On our last day, we drove along a road that followed one of the biggest lakes I’ve ever seen. We were finally done with our carefully calculated schedule designed to see as much as we could and I️ could feel any stress melt away. The winding roads cut back and forth through beautiful green pastures on the right and to left, a cliff cascaded down to the glimmering lake. The sun was shining directly through my window onto my face and for the first time in as long as I️ can remember, I️ felt completely content. I️ wasn’t worried about where I️ was going or dwelling on where I️ had been. I️ was completely happy in that moment – at peace.

If there’s such thing as a happy place, this is it

As we drove that road, I remembered a quote I had read on the wall of a coffee shops a few days back. It said “If you want to be happy, be”. So simple yet so powerful. Never had I considered the concept of happiness to be so basic, and the notion that it is a choice felt so empowering. We think of happiness as this elusive destination that we’re all in search of but what if instead of searching and coming up short we could simply make the conscious decision to just “be”?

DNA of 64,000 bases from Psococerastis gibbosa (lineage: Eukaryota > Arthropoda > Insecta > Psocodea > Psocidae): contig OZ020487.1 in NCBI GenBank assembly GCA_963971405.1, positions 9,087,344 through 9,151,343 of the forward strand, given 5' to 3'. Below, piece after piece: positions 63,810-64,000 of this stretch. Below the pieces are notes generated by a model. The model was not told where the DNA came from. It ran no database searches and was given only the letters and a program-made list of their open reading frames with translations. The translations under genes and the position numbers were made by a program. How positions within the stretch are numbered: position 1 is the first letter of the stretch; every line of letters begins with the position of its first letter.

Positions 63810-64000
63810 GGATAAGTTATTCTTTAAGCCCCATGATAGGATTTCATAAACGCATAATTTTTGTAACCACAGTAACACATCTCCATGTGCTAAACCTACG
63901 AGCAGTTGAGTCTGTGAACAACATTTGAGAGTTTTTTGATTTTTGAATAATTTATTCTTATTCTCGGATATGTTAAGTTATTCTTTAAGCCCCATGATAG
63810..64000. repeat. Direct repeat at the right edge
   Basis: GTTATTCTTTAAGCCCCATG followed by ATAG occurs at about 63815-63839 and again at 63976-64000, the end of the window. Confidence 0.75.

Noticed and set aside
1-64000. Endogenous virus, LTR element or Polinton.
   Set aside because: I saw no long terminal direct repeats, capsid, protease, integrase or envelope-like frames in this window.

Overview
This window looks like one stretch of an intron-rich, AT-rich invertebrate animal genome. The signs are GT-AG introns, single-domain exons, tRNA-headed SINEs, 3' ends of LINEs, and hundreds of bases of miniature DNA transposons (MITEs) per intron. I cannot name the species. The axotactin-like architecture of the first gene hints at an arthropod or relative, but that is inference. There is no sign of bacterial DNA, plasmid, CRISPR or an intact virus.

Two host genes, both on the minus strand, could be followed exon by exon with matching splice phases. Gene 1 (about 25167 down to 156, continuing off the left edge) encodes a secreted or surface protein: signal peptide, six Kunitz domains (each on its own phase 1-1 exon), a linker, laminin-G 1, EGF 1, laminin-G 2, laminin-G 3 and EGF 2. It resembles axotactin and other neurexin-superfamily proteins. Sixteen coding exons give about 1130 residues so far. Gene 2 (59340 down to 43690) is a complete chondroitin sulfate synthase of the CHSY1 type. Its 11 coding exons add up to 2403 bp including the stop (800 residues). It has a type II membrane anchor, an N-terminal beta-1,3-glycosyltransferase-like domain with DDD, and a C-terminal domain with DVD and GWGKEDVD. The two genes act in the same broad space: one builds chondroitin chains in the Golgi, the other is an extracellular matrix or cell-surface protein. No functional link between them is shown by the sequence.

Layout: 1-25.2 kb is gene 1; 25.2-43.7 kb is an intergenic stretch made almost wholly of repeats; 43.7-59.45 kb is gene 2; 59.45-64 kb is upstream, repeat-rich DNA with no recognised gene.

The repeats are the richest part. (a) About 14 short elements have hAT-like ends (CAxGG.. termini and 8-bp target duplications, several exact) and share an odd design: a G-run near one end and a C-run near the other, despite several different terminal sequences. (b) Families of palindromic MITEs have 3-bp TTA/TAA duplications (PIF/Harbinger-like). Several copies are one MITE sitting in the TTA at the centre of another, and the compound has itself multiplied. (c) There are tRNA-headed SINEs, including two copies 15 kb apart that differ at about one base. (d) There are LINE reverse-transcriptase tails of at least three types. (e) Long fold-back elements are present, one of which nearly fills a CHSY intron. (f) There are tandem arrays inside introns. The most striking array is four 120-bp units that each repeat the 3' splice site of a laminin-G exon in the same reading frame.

Coffee shop wisdom has been shown to be the most effective life advice

Perhaps being in the presence of so much natural beauty and feeling so small in such a humbling way helped to knock the perspective back into me, but for the first time in a long time I feel like I’m coming away with a bit of clarity. And a renewed faith in this No Zero Days concept. The idea that each day, each moment is another chance to get one step closer to where we want to be now seems somehow more attainable. Sometimes it’s easy to lose sight of that in the minutia that bogs us down, but if you pan out to see the bigger picture, things seem to come into focus.


See, choice is a very powerful thing. It allows us to dictate our own destiny and eliminates the easy to fall back on excuse of bad luck. We may not always be able to choose our lot in life but we can always choose how we react to the cards we’re dealt. And how we react to the toughest hands determines who we become as people. I have a laundry list of things I’d like to be but right at the top of that list, along with a good person, is a happy person. And why not? Because the stress of where I’ve been or where I’m going holds me back? Nah. That’s not a good enough reason. I’ve seen the roads between and they’re something to appreciate in and of themselves.

New Zealand is 20% sheep and 80% views